• 19 Third International Research Conference “Mechanisms for Formation of Cultural Exclusion and Frontie (...)

27To erase something from cultural memory is a difficult ideological task, but this ancient experience shows us that there are few practically updateable communities. One of the most important questions of function of the mechanisms that form cultural exclusion zones in our imaginary collective conscience is the issue of selective memory, oblivion and reflection for deactualization and exclusion to the «forgotten unforgettable» as expressed by Natalia Artemenko19 (Institute of Philosophy, St. Petersburg State University, Russia) in cataleptic consciousness / post-traumatic subject topics.

  • 20 Ivi: 61-62.

28The mechanisms of historical memory should also be described in terms of epistemology. Lada Shipovalova20 (Institute of Philosophy, St. Petersburg State University, Russia) means that a gesture of historical recollection or «re-actualization» of phenomena which have been safely repressed to the margins of the history of science is pre-scientific. Her research uses the example of de-actualized values of scientific concepts and the interpretation of scientific facts in the past. «Styles of scientific thinking» incomprehensible to modern man, and ancient logic were, as it turned out, subject to de-actualization. But also interesting are the process and procedure for final displacement, as well as the internal (organic) mechanisms of memory, which possess and give to us the art of forgetting.

5. From exclusion to re-actualisation. Mechanisms of functioning

29The results of the study in this field are based on the reflection that takes as its object the mechanisms of functioning of a cultural exclusion zone in a general, abstract sense. The authors draw attention to three aspects of this process: deactualization, exclusion and re-actualization. It is evident to us that cultural temporality and form of cultural transformation can be (and must be) examined in the first instance through the de-actualization / re-actualization dichotomy, which points us towards the methodology of the Moscow-Tartu’s school. Actuality comprises culture as a semiotic system and at the same time terminologically implies non-actuality, which is of greater interest to us. Thus, the cultural situation is perceived as a graduated structure, as a confrontation between the conventional (cultural mainstream), and marginalized cultural practices. It is their dialectical opposition to determine the dynamics of cultural processes, as well as the hierarchy of cultural phenomena. In this approach exclusion also reveals itself in two ways: it can be an incidental lateral effect (approximate to marginalization) or it can be an inevitable phase of linear (cyclical) development.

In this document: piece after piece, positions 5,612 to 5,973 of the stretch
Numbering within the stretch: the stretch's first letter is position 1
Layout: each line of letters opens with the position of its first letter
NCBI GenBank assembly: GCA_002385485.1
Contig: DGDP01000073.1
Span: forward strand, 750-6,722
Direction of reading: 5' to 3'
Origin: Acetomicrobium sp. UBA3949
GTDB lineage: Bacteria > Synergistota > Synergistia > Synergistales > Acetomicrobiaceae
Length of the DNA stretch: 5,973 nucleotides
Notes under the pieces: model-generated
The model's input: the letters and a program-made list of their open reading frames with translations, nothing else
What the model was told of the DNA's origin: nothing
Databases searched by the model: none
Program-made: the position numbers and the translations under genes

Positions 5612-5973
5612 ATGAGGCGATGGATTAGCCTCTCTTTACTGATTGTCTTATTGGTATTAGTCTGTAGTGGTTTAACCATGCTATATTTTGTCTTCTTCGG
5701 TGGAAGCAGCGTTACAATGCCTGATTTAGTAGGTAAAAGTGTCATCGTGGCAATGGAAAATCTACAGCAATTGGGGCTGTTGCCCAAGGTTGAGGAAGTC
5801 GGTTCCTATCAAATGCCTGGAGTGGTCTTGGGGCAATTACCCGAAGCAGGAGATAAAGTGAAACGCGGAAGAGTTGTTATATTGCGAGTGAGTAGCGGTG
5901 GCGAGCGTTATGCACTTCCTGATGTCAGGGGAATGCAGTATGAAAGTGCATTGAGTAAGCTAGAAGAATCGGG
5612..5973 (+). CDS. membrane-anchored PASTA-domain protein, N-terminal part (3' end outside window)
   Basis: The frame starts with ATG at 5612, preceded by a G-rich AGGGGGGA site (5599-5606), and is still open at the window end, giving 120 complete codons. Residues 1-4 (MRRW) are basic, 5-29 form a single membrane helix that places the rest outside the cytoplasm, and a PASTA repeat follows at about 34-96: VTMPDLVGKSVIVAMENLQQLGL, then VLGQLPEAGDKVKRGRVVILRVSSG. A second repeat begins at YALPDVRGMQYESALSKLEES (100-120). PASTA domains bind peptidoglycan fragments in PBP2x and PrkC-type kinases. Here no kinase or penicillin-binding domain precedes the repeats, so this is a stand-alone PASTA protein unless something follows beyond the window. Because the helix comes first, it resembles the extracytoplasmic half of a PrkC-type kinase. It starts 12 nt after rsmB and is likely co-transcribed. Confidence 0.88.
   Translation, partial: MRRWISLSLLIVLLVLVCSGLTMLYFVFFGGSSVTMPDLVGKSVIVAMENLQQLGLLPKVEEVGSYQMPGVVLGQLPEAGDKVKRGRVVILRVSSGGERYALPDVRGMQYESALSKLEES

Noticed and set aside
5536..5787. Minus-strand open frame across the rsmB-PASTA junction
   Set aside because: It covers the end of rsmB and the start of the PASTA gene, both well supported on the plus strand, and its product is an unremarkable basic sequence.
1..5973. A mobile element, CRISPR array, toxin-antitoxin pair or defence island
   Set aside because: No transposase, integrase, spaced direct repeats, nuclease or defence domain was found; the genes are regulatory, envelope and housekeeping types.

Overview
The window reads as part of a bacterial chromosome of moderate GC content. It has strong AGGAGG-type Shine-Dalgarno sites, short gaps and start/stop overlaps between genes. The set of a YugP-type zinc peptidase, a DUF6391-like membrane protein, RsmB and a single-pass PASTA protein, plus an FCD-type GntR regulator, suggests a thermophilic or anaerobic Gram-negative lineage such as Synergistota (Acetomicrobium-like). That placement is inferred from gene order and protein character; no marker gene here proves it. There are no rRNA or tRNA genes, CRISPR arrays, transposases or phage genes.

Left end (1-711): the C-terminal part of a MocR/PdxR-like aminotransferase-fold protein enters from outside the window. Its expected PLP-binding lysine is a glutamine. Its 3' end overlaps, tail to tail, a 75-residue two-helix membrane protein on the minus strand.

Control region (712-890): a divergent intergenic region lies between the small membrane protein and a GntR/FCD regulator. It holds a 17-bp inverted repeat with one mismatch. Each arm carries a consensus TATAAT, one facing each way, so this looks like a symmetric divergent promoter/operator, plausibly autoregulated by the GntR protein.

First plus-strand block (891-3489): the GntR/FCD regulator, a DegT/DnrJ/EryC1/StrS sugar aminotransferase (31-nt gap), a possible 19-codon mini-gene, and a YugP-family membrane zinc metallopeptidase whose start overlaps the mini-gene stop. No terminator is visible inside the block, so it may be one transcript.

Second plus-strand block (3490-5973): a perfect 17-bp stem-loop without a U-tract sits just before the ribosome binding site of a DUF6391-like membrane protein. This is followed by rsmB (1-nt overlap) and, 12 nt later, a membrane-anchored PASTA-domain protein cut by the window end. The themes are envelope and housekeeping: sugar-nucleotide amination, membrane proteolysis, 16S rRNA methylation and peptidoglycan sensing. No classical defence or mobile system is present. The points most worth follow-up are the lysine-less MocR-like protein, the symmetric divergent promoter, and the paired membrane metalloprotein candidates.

30The functional approach, which permits us to see culture as a mobile and dynamic system, presupposes the usage of different terminology. In this sense, we consider the notion of the actuality of culture (i.e. the group of phenomena which are constantly used in culture and are variably reproduced, being part of the continuum of consciousness and biased assimilation) as the most precise definition for the system of cultural stereotypes (i.e. a positive semiotic system as opposed to a negative system of marginal phenomena). The imposition of the threefold model of «de-actualization – exclusion – re-actualization» to cultural phenomena demonstrates the basic cultural patterns that provide the identification codes of cultures, on the one hand, and on the other, helps to detect the exclusion phenomena «pushing» to the periphery of a culture, and forming a kind of «cultural oblivion» space, whose elements can be re-actualized because of certain factors (historical, social, ideological etc.) and can be included in the active process of cultural formation.

31For example, an analysis of the revolutionary events of 1917, the centenary of which is being celebrated this year, show that they are directly relevant to the issue of cultural exclusion zones as an example of the absolute displacement and redrawing of the reality of Imperial Russia. An historical-philosophical analysis of these events led us to the hypothesis that if we subscribe to the logic of exclusion described above, then the events develop along the model of «actualization» – «de-actualization» – «re-actualization», whereby we are able to discern zones of exclusion within a temporal segment, as well as observing the mechanisms of re-actualisation.

  • 21 See Troitskiy (2015).

32Collective actionism, metaphorically speaking, can be directed as much to the benefit of an object as to its deconstructive desecration. Ideologies which enter into a quasi-religious relationship with society deify all that is actual and tangible, assimilating the latter, that which makes Man a free antagonist. As we have already noted, the mechanisms include such instruments as displacement, prohibition, tabooization – as we call them, «instruments of de-actualization».21 Sometimes salvation comes through de-actualization, which «breaks the spell» and brings back into common usage that which had been sacred (actualized) and therefore isolated and frozen. If we evaluate those objects which are the vessels for selfhood (for fully acknowledged identity) as we do instruments of desacralization through the peculiar ritual of desecration (de-actualization), then we come to the conclusion that we are inevitably faced with an existential, dualistic choice: exclusion or re-actualization?